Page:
Scanning Electron Microscopy

The department has three SEMs, a Jeol 6700F, a Jeol 6701F and a Jeol 7600F housed in LG27, in the basement.

All three have field emission guns (FEGs) and the instrumental resolution is about 2 – 3 nm as measured on gold particles sputtered onto a carbon substrate.  However, this resolution is rarely achieved on users’ samples due to sample charging or beam damage effects.  All three SEMs are equipped with Oxford Instruments EDS detectors.

Jeol 6701F SEM
Jeol 6701F SEM

Jeol 7600F SEM
Jeol 7600F SEM

It is critically important that samples are non-magnetic.  The incoming electrons are focused on the sample surface by magnetic lenses, and the sample sits in a powerful magnetic field.  If the sample is magnetic it will be attracted to the lower focusing lens (the objective polepiece) and stick to it.  The magnetic field of this sample will then distort the trajectory of the electrons, making focusing impossible.  The polepiece will have to be cleaned, which can only be done by an engineer, so it will take a week or more.  It is possible that the polepiece cannot be cleaned so will have to be replaced.  This will take even more time and will be very expensive.  If the sample is a fine powder, it will get accelerated past the polepiece into the column of the microscope, making the cleaning more difficult and time consuming.

For this reason, NO magnetic material can be put into these SEMs.  It is easy to check a sample to see if it is magnetic by using the neodymium magnet kept by the sample preparation table at the far end of LG27.  Potentially magnetic materials MUST be tested BEFORE sample preparation.  That is the test MUST be done on the bulk powder, not after it has been put on a stub.  The most common elements forming magnetic compounds are iron, cobalt and nickel.  ALL samples containing these elements MUST be tested before sample preparation.  Samples containing more unusual but potentially magnetic elements such as neodymium or gadolinium must also be tested.  Anybody who puts an untested sample containing any of these elements into the SEM will be BANNED from future use, even if the sample turns out to be non-magnetic.

The SEM sample chambers operate at low pressure (less that 3 x 10 -4 Pa), so the samples have to be dry before sample preparation.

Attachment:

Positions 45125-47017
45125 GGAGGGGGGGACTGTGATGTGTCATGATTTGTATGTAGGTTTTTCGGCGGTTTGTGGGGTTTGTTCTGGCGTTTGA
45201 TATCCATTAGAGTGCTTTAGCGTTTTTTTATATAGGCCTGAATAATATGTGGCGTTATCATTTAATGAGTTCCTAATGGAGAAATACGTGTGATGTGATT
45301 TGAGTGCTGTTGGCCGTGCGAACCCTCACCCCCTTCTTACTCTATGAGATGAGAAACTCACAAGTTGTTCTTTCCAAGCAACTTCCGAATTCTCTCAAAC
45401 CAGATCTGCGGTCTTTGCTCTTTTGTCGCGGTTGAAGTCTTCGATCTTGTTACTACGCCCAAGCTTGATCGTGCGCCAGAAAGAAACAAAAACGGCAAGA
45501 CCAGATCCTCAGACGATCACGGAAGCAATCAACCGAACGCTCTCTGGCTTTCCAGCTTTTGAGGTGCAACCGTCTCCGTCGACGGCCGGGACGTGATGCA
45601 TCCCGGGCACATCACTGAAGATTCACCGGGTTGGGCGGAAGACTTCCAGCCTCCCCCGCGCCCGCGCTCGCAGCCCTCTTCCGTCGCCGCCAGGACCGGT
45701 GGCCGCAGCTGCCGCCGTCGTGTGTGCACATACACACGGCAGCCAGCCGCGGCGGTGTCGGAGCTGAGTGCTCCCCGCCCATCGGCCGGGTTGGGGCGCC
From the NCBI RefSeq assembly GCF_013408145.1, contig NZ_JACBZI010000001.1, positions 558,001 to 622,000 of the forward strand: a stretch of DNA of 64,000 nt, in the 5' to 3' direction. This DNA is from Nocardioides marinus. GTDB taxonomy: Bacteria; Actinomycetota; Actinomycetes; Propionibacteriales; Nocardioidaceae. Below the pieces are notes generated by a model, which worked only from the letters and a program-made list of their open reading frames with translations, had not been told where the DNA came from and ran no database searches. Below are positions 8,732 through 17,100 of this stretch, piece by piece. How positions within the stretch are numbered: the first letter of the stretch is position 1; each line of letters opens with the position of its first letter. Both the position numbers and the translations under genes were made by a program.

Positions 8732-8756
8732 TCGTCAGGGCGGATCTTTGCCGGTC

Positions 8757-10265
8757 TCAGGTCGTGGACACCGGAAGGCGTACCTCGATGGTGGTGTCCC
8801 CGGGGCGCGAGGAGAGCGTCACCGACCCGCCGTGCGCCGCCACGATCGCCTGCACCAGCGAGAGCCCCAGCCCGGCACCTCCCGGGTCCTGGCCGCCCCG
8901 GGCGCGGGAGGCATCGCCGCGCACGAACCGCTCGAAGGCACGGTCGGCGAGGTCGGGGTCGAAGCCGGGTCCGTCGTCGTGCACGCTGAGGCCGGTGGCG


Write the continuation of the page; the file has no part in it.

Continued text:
To produce good SEM images, the sample surface has to be electrically conducting.  This is because the SEM works by scanning a focused beam of electrons across the sample surface, and those electrons have to be able to move away to the electrical earth (the sample stub) before the next scan.  These electrons can easily move if the sample surface is conducting, but not if it is an insulator.  For an insulating surface the electrons cannot move and so build up on subsequent scans.  These electrons are loosely bound to the sample surface and so are easily ejected and add to the secondary electrons that are used to form the image.  This results in very bright areas in the image, often bright enough to saturate the detector.  Most materials are not electrically conducting so need to be coated with a conducting material.  We have two coaters; a resistance heater for carbon coating, and a sputter coater for gold coating.  For SEM imaging, gold coating usually gives better results.  Being a relatively heavy element, gold has a high secondary electron yield and so produces good SEM images.  However, gold is not so good for EDS analysis.  The gold layer will partially block the x-rays used for EDS, blocking the lower energy x-rays more that the higher energy ones, and so will distort the EDS spectrum.  This is not be a problem for EDS imaging, where the elemental distribution and not the ratio is of interest.  If gold is not appropriate, then carbon coating can be used.  The SEM images might not be so good, but the elemental ratios from EDS will be more reliable.

Before going into the SEM, samples are attached to a 25 mm diameter aluminium disk (a stub) and are held in place with a circular piece of double-sided carbon tape (a tab).  If the sample is a powder, a small amount is placed onto the tab, the excess is tapped off and then the sample is gold or carbon coated if necessary.  If the sample is a thin film on a substrate, the substrate is pressed onto the tab.  It must fit inside the area of the stub, there cannot be any of the substrate over the edge of the stub.  Thin strips of copper tape are then added to make sure there is good electrical contact between the sample surface and the stub, which is then gold or carbon coated as appropriate.  When coated, the stubs are placed into a sample holder to go into the SEM sample chamber.  ALWAYS wear gloves when handling the sample holder.

When the session is finished and the sample removed from the chamber, the images are copied from the pc onto a DVD.  The pc cannot be connected to the internet, because this would interfere with the communication between the microscope and the pc.  With no internet, there is no antivirus software and so USB flash drives must NEVER be used on these pcs.  The images are copied onto DVDs, and there are always some available in the lab.

For training, contact s.firth@ucl.ac.uk.  The training will take two to three hours and will be done using one of your samples.  The rest of the session will be spent practicing on your other samples.  Training has to be done individually, one person at a time.


Contact details:

Dr Steve Firth
Christopher Ingold Building
UCL Department of Chemistry
20 Gordon Street
London WC1H 0AJ

Email: s.firth@ucl.ac.uk